**Line****Statistics****Description**1 *b**a*Parameters of the function 2 **se**_{b}**se**_{a}Standard error of parameters 3 **R**^{2}R-squared value **se**_{y}Standard error of estimate (also known as*y***Standard Error of a regression**) shows how big the prediction error is4 **F**F statistic (F-observed value) **d**_{r}Degrees of freedom 5 **ss**_{reg}Regression sum of squares (also known as **SSR**)**ss**_{resid}Residual sum of squares (also known as **SSE**) - If
*stats*is FALSE or omitted, the function returns only the calculated parameters.

- If

** Notes**:

- If you have a version of Microsoft Excel other than Microsoft 365, functions that return arrays must be entered as array functions using
**Ctrl+Shift+Enter**unless you can just press**Enter**. - Because the
**LINEST ()**and**LOGEST ()**functions return an array of data, you can use the**INDEX ()**function to display only the desired parameter(s) from the returned data array. - Because the statistics are calculated for the linear model, the statistics array and chart values are different.

## Calculating the exponential trendline values

To calculate the exponential trendline values, Excel offers the array function **GROWTH ()** (see the notes above about array functions) that returns values for the exponential trend:

*= GROWTH (known_y's, [known_x's], [new_x's], [const])*

where:

*known_y's*(required) are dependent data values,*known_x's*(optional) are independent data values. If*known_x's*is omitted, it is assumed to be the array*{1,2,3,...}*that has the same size as*known_y's*,*new_x's*(optional) are the new-values for which the**x****GROWTH ()**function should calculate corresponding-values:**y**- If you omit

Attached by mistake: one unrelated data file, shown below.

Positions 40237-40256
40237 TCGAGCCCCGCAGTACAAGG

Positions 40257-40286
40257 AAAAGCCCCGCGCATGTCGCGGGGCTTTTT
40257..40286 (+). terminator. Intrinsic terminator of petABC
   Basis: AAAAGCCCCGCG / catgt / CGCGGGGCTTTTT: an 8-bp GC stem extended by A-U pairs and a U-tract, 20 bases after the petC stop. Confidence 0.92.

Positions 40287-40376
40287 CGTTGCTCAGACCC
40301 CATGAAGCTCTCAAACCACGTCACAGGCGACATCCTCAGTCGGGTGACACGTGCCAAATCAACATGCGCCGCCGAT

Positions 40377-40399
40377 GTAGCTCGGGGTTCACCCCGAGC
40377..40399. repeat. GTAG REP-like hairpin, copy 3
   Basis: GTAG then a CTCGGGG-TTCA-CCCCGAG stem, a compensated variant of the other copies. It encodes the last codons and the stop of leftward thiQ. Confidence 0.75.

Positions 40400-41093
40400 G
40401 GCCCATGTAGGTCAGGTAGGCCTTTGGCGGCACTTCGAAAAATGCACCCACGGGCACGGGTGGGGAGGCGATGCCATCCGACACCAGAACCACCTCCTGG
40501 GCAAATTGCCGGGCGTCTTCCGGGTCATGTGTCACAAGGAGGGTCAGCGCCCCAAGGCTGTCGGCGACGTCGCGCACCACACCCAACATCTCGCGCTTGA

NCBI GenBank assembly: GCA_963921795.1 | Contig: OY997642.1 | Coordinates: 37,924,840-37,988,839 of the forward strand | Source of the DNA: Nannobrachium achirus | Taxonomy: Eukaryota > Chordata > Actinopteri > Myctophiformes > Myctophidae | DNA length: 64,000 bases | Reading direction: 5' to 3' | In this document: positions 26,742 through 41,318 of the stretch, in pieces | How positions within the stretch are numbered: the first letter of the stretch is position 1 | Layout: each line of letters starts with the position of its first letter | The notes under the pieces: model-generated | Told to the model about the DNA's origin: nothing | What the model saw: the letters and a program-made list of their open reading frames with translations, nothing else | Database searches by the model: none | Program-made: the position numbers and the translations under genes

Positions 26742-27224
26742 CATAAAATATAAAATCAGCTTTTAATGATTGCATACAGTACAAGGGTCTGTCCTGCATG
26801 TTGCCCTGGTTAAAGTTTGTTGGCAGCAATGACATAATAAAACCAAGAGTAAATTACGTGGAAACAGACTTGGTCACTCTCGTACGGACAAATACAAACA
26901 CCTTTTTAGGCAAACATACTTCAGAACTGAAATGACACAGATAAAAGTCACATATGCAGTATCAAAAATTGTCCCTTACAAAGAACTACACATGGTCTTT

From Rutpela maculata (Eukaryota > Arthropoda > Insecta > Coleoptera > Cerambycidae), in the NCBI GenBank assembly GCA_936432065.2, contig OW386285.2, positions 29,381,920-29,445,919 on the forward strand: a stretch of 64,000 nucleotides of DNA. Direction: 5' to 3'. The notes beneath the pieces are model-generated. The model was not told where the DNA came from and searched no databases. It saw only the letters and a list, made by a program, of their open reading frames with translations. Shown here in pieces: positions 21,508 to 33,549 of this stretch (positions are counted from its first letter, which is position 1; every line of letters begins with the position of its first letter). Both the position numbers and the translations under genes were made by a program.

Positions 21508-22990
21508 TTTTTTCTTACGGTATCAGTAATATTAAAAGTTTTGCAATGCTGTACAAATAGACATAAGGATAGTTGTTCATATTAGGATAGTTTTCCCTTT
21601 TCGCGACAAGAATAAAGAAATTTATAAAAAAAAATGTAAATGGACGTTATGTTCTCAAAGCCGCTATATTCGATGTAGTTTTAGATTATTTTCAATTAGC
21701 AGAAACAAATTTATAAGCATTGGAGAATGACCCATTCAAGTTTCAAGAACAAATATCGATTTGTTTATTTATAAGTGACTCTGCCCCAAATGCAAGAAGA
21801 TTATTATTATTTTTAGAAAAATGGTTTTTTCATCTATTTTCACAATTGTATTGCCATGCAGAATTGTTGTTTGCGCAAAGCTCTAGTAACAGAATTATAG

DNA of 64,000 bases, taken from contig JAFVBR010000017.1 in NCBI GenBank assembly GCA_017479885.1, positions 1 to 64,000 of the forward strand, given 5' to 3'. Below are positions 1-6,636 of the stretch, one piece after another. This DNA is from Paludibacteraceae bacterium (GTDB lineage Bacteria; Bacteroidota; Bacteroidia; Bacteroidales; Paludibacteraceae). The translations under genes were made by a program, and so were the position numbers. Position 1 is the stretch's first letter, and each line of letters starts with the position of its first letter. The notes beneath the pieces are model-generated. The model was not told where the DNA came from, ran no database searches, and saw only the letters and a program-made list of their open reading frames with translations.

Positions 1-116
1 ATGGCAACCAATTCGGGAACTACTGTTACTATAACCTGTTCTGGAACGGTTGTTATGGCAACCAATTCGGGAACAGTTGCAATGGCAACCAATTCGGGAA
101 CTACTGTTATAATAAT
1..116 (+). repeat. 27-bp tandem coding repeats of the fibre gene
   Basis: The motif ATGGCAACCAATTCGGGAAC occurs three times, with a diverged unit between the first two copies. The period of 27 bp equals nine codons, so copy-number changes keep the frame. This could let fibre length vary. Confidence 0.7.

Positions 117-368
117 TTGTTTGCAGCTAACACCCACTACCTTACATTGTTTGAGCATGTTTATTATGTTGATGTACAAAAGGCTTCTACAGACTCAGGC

*new_x's*, it is assumed to be the same as*known_x's*, - If you omit both
*known_x's*and*new_x's*, they are assumed to be the array*{1,2,3,...}*that is the same size as*known_y's*.

- If you omit
*const*(optional) is a Boolean value specifying whether to force the parameter(intercept) to equal**a**. Those, the curved line would pass through the point (*1**x = 0*,*y = 1*):- If
*const*is TRUE or omitted, the parameteris calculated normally,*a* - If
*const*is FALSE, the parameteris set to*a*, so the formula will look like*1*.*y = e*^{bx}

- If

** Note**: You can get the same results using the function

**TREND ()**as for linear trend:

*= EXP (TREND (LN (known_y's)))*

## R-squared value

The **R-squared value** calculates for exponential regression in the **LINEST ()** and **LOGEST ()** functions statistics incorrectly because of using the linear model! You can see different values in the statistics array and on the chart.

The **R-squared value** (in Excel, **R ^{2}**) determines how well the trendline fits the data. The

**R-squared value**can vary from

**to**

*0***: the nearer**

*1***R**is to

^{2}**, the better the trendline fits the data.**

*1*The **R-squared value** displayed on the chart (see how to turn on the R-squared value) shows the Pearson correlation. You can easily calculate that value:

- Use the
**RSQ ()**function that returns the**R-squared value**of two data sets:*= RSQ (array1, array2)*where

*array1*and*array2*(both are required) are two data sets:

** Notes**: The value you see in the

**LINEST ()**and

**LOGEST ()**statistics is the

**R-squared value**between the logarithms of

*array1*and

*array2*. In this example:

## Forecast using the exponential trendline

Using the **GROWTH ()** function, you can calculate the predicted values ** y** for the

*new_x's*:

** Note**: You can get the same results using the function

**TREND ()**with the following transformation:

*= EXP (TREND (LN (known_y's), , new_x's))*